“In every state, police unquestionably have lawful justification to use deadly force to prevent the murder of others by an offender. The highest imperative in law enforcement is to stop murder, and if an officer observes or has reason to believe that a person is about to commit murder or is in the process of doing so, the officer is justified in using deadly force to stop the threat. Every department policy I am aware of allows this. Otherwise, why would we be armed?
“As a matter of principle, it’s better that all suicide bombers die before they can detonate their explosives. They have to be stopped. The result of a failed response or a lack of response is likely to be mass murder.”
The problems lie with making Bunker’s key recommendations operational. “In practice, it’s not so simple on the street,” Chudwin admits.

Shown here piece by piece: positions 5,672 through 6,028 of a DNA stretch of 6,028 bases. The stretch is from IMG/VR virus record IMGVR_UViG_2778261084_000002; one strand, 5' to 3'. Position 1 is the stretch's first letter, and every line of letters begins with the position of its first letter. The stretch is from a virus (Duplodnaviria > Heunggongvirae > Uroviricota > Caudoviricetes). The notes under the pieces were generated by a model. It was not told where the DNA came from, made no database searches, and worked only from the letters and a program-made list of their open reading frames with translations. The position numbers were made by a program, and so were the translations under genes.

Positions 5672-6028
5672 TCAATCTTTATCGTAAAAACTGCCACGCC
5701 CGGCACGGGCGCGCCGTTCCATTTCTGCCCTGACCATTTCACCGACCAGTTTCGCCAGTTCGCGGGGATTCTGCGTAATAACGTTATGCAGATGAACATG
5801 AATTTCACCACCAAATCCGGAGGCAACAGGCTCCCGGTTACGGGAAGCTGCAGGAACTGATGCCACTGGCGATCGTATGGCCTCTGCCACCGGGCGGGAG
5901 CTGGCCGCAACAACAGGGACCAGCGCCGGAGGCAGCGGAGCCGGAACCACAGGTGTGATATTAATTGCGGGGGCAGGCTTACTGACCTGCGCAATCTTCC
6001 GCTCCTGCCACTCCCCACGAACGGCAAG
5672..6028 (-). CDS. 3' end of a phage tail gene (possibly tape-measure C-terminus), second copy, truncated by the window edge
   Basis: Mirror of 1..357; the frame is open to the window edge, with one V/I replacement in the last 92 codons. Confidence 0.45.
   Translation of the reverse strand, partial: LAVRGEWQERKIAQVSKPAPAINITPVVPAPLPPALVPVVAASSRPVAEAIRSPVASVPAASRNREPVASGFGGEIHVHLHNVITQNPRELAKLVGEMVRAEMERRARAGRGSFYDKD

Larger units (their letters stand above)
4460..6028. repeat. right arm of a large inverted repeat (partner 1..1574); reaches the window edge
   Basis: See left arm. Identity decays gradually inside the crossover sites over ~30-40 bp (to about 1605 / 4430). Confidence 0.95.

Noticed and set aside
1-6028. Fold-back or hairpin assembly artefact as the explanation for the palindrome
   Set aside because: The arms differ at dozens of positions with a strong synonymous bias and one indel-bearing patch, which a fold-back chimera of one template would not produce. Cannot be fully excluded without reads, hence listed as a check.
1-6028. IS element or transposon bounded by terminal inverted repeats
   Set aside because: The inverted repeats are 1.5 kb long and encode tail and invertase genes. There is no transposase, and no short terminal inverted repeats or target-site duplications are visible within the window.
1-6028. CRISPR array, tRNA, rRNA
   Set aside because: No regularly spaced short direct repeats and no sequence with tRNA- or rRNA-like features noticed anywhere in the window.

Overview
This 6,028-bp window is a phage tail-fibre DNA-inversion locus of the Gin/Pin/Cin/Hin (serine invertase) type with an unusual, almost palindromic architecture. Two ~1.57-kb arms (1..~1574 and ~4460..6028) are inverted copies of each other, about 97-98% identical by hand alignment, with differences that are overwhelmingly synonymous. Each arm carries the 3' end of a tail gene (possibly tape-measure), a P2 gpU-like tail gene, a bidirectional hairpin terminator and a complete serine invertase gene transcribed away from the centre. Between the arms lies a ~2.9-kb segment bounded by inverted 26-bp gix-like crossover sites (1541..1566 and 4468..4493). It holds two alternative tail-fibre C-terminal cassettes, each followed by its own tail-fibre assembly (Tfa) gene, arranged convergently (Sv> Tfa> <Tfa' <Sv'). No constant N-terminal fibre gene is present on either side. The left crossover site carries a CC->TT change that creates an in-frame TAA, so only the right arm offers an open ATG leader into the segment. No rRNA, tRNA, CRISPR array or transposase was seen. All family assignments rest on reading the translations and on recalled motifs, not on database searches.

Dealing successfully with any deadly threat, he explains, requires “the right officer in the right place at the right time with the right equipment, the right training and the right mind-set.” And therein lies the rub when it comes to suicide bombers.
Like Aveni, he’s convinced from experience that “the vast majority of police officers have neither the training nor capability” to accomplish proper head shots.
He suggests this as a test for yourself and fellow officers: Using a 6-in. paper plate to simulate the head, first fire from a stationary position and then add some movement, shooting from variable distances. Hit the center 4-in. portion. His officers practice this “at distances up to 15 yards and due to constant drilling have good success,” even with handguns (though results clearly illustrate the superiority of the rifle). “Take an officer not trained in this and you will see a very different result.”